YORKTON - For Shane Hue racing pony chariots and chuckwagons was a childhood dream that became a reality because of the people around him.
“I started in 1994,” related Shane Hue the new president of the Eastern Professional Chariot & Chuckwagon Association.
While Hue said it was “typical” for racers to get their start following in their father’s footsteps, that was not the case for him.
“I was always into saddle horses,” Hue told Yorkton This Week as the first drops of rain started Wednesday morning on the backstretch where the horses are stabled for the summer fair.
As a youngster Hue admitted “I was always interested in racing . . .I just loved the sport. I remember when I was little sitting on the end gate (of a truck) and just watching. I was always in awe.”
That was where Kirby Kleibor came into the picture, a neighbor who raced.
Kleibor was heading to the United States to demo race chuckwagons, and he told Hue, by then a bit older he could go and get his chariot and give it a try.
“He (Kleibor), got me into racing. That was how I initially got into it,” said Hue.
The first drive of a chariot was interesting to be sure. He had the team hitched and took them off the road into the ditch. It was sandy, with a bit of a trail visible, so off he went running with the team.
Next Alvin Hardy, again with a helping hand in terms of horses and gear, and soon Hue was set.
“Alvin used to have a breeding program,” explained Hue, adding that gave him access to some ponies to run.
Hailing from Hudson Bay helps. The town has a good track anyone can use, and Hue said it does get used.
“There’s always someone there practicing,” he said.
And whenever racers gather, whether at a practice track or a race event like the one in Yorkton, there is lots of help for a new driver.
“The biggest thing I find with our sport through the years, it’s competitive, but everyone looks out for everyone,” he said.
Hue said those in the EPCCA know they have to help, especially new drivers, to keep the sport going. He added the sport is not low cost to get into, so a helping hand is a near must along the way.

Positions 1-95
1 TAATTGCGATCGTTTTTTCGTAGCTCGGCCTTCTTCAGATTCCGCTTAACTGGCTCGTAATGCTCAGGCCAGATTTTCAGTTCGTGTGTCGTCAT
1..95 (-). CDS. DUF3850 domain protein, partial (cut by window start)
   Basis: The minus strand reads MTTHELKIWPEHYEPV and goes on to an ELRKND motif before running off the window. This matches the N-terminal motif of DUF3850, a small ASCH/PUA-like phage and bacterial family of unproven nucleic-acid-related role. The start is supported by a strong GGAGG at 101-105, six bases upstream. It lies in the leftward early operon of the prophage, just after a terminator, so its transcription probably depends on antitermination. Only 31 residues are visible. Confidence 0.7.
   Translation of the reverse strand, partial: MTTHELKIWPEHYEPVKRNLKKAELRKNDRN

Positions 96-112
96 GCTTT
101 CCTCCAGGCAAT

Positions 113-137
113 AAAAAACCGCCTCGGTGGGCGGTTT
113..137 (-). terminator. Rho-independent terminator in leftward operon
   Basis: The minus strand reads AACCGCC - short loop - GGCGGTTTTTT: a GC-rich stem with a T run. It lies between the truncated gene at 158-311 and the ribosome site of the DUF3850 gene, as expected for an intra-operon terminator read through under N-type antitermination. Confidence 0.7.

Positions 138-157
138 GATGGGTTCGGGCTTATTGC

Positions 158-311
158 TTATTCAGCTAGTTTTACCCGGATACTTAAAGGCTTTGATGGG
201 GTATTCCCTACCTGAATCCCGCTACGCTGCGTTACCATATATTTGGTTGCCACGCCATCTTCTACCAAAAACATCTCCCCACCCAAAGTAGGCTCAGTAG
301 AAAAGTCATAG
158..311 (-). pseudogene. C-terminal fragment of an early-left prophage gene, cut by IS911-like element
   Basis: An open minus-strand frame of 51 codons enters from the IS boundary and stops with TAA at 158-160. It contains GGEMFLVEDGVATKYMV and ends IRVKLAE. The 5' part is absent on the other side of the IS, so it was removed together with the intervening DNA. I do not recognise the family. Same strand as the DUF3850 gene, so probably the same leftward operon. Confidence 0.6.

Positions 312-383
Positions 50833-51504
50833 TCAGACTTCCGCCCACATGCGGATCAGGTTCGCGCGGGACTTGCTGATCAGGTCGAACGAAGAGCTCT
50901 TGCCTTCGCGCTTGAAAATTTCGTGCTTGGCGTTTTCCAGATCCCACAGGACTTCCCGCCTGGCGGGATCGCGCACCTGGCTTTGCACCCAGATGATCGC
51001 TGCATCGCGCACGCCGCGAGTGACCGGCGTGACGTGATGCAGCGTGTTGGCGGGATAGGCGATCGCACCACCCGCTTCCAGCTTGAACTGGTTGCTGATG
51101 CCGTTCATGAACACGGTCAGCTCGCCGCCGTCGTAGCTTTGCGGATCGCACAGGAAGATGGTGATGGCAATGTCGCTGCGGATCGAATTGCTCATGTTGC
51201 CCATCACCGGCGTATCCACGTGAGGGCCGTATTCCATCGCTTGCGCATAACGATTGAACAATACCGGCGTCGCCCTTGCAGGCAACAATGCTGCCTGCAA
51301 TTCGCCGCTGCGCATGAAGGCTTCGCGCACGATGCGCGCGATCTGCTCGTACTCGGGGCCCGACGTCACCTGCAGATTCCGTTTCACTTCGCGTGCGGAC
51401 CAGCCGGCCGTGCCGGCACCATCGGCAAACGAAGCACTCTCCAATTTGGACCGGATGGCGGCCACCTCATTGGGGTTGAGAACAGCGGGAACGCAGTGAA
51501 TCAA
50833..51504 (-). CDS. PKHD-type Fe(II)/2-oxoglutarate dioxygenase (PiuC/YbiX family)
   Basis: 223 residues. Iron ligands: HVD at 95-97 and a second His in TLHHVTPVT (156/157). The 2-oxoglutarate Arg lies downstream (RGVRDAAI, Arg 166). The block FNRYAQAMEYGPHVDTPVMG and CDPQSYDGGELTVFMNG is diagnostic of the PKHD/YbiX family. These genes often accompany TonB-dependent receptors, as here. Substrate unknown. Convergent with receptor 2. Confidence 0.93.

Hue said you might buy a horse to run for $1500, but such horses don’t usually win.
“Top competitive horses are in the $8-12,000 range for the proven ones,” he said.
So with a top chuckwagon team valued at near $50,000 the cost is indeed high.
But, there are new drivers taking the plunge.
“I think in our club we have a lot of promise,” said Hue, adding he counts five rookie chariot drivers and two new chuckwagon racers this year.
Most drivers start with chariots and move up. Hue himself spent six seasons racing chariots before moving up to chuckwagons.
“I didn’t have enough horses coming out of high school and working,” he said.
Today, racing is a family affair with wife Jen helping train, daughter Mackenzie often working the infield at races, and son Cooper, 18, in his first season driving a chuckwagon.
“It’s a big family sport,” said Hue.
Having his son competing makes Hue smile too.
“His rookie wagon year – that’s definitely one of my highlights,” said Hue.
And then there was the 2014 season.
“I had my hook really going good,” offered Hue with a smile.
It was indeed going good as he finished second overall in the EPCCA that year, including winning his first show at Preeceville.
Later that season a 10-day championship was held with races split between Prince Albert and Saskatoon.
“I won that one too,” he said.
So what keeps the 44-year-old racing?
“I think it’s just the people you meet,” he said, then adds there is the competitive nature too of “always trying to get better.”